On the 26th of January, 2018, I updated my Facebook status with the following:
We had gone through a horrendous week of health scares after Fin feeling unsteady on his feet and having repeated episodes of dizzy spells.
An abnormal heart rate and blood pressure reading causing panic stations, turned out to be an error by the GP using an adult cuff instead of a child’s, and after an emergency ECG and blood tests for everything under the sun, we were finally given the all clear.
And when I shared this picture on social media with our good news, I felt on top of the world. After imagining all sorts of problems and googling all sorts of health scares in the aforementioned week, it was the most incredible relief to know that our worst fears were unfounded and that every single test Fin had undergone had come back completely normal.
But, despite feeling relieved at this point, over the next couple of weeks, my mental health went downhill.
I don’t know if it was a delayed reaction to that week of stress or whether the worry of ANOTHER possible illness triggered memories of that nightmare period post Type 1 Diagnosis in 2012, but without me realising at first, the same behaviours set in.
I became distanced from people, not obviously, but I would make excuses not to be around them and would avoid being with friends and having conversations, preferring to be on my own.
At home, I would retreat to my bedroom as my head was whirling and the littlest thing would make me want to scream. Taking myself away from the situation and being on my own was my coping mechanism.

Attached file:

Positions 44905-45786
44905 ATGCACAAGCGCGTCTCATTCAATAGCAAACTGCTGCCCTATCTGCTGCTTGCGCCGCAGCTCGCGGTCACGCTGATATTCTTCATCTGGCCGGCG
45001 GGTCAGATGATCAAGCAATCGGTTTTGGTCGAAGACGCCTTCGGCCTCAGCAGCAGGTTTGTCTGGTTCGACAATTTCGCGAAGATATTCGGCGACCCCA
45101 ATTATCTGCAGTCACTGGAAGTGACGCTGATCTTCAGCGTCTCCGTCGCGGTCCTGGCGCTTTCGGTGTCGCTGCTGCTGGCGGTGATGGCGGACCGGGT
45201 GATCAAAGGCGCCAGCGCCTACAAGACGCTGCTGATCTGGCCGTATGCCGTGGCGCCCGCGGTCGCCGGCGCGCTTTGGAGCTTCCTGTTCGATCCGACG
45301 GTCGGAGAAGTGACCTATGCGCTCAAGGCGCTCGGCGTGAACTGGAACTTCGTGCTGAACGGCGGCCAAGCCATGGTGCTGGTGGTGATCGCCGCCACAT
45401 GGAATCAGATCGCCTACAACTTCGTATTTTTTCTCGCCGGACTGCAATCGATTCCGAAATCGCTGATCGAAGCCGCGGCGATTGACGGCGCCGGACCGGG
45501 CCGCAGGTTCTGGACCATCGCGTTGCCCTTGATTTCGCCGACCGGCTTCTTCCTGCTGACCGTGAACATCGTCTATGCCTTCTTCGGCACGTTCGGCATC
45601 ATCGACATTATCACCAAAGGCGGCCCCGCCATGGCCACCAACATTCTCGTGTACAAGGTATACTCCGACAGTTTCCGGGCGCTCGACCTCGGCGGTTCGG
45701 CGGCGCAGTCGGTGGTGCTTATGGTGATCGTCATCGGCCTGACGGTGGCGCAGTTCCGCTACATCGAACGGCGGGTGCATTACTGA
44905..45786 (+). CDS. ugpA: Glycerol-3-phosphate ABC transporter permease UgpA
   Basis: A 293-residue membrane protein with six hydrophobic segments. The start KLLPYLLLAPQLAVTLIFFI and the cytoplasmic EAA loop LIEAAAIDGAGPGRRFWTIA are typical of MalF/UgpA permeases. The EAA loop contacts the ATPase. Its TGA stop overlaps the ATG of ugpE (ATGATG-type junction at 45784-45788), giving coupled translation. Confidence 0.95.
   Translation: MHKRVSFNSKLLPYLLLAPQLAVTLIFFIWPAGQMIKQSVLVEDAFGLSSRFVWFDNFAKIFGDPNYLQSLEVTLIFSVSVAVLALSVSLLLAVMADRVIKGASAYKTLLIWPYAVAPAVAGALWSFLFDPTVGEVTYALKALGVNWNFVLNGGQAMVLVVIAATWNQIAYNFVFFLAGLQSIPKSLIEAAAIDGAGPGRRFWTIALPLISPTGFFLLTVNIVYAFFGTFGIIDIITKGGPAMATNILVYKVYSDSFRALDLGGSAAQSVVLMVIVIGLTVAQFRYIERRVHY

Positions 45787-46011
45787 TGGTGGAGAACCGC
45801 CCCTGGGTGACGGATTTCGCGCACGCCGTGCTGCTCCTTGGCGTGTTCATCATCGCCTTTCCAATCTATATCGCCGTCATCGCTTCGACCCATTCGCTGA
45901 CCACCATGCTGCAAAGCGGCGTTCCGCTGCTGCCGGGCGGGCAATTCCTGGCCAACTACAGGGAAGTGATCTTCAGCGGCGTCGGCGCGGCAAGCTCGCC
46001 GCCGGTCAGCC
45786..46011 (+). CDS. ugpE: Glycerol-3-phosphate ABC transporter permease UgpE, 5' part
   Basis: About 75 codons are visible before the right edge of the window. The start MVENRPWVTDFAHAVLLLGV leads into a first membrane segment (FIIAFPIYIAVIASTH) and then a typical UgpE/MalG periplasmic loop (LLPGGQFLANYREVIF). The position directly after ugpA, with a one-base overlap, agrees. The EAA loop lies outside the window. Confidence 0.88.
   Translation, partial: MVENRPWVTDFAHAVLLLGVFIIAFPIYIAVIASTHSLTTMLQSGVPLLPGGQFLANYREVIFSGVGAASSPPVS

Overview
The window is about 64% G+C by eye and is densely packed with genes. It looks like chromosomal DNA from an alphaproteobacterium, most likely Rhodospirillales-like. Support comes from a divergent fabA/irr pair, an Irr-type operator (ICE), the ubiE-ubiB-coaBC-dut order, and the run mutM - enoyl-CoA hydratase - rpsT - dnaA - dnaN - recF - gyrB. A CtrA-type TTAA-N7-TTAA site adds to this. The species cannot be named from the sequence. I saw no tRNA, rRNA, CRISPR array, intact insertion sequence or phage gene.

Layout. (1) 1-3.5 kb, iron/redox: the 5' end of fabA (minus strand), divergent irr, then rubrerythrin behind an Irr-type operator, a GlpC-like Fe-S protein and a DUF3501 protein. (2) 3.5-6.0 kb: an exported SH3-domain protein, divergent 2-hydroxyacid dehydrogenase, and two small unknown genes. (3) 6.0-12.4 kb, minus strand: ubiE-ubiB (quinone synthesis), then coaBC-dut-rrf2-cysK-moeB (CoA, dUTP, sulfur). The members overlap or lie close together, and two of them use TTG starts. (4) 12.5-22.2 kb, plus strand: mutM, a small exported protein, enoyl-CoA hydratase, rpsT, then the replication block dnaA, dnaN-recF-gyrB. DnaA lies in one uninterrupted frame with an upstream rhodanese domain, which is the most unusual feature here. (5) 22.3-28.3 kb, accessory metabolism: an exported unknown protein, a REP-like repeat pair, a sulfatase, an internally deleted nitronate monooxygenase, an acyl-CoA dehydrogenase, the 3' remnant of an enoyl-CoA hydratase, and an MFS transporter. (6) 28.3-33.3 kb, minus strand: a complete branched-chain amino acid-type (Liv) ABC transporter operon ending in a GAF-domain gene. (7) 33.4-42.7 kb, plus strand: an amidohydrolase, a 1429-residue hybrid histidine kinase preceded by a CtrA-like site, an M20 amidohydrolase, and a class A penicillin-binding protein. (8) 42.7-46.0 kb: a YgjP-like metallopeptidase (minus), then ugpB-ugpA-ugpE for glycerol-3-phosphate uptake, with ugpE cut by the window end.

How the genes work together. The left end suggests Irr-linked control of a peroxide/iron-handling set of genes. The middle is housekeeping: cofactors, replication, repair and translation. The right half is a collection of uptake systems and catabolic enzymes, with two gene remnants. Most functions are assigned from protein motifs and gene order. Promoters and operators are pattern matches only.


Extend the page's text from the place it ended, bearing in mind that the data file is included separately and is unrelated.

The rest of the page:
I became extremely paranoid and was convinced that everyone was talking about me and that Fin was being excluded from friendship groups because of his diabetes.
If I had a message from a friend inviting me somewhere with a group, instead of being pleased to be asked, I would imagine that all these plans had been made without me and that I had merely been asked as an afterthought.
I didn’t want to let Fin out of my sight and became paranoid about something happening to him. I remember these feelings went on for a long time as during the month of March when all the snow hit, his friends would be calling for him and I would want to scream because I didn’t want him to go.
I knew with all the exertion of sledging it would be a recipe for disaster and so I made myself trudge along and stood there, worrying myself sick as he flew down the slopes whooping with delight.
Put simply, for quite a long period of time, I felt emotionless and every single day I could quite happily have stayed in bed and not faced a single person.
The point to make is that I didn’t. I got up, showered, painted on my face (and my smile), got dressed, sent the kids to school, went to work and pretended to the rest of the world I was fine, when inside, my stomach was churning and my mind was a whirlwind of stress and worry.
And that’s the frightening thing about mental illness. It is so easy to hide and so easy for others to miss.
I can talk about that period of time now because it’s over. It lasted a couple of months and one day, I woke up and suddenly realised that my behaviour was becoming more and more similar to how I was in 2012, when I completely lost the plot, and it frightened me so much that somehow, slowly, I managed to pull myself together.
It frightened me as for 6 years, I had been fine and “2012” was labelled as a one-off, the worst time of my life, a ‘reaction’ to the shock of Fin’s diagnosis and something that I would never allow to happen again.
But I nearly did.
And whilst I didn’t sink to the lows I experienced back then, the pattern was the same, the paranoia was the same, somehow I just handled it better.
That black dog may lie dormant for a while but no one ever knows when it will decide to rear it’s ugly head.
It’s good to talk.
If you are struggling, please speak to someone, no matter how hard it may seem.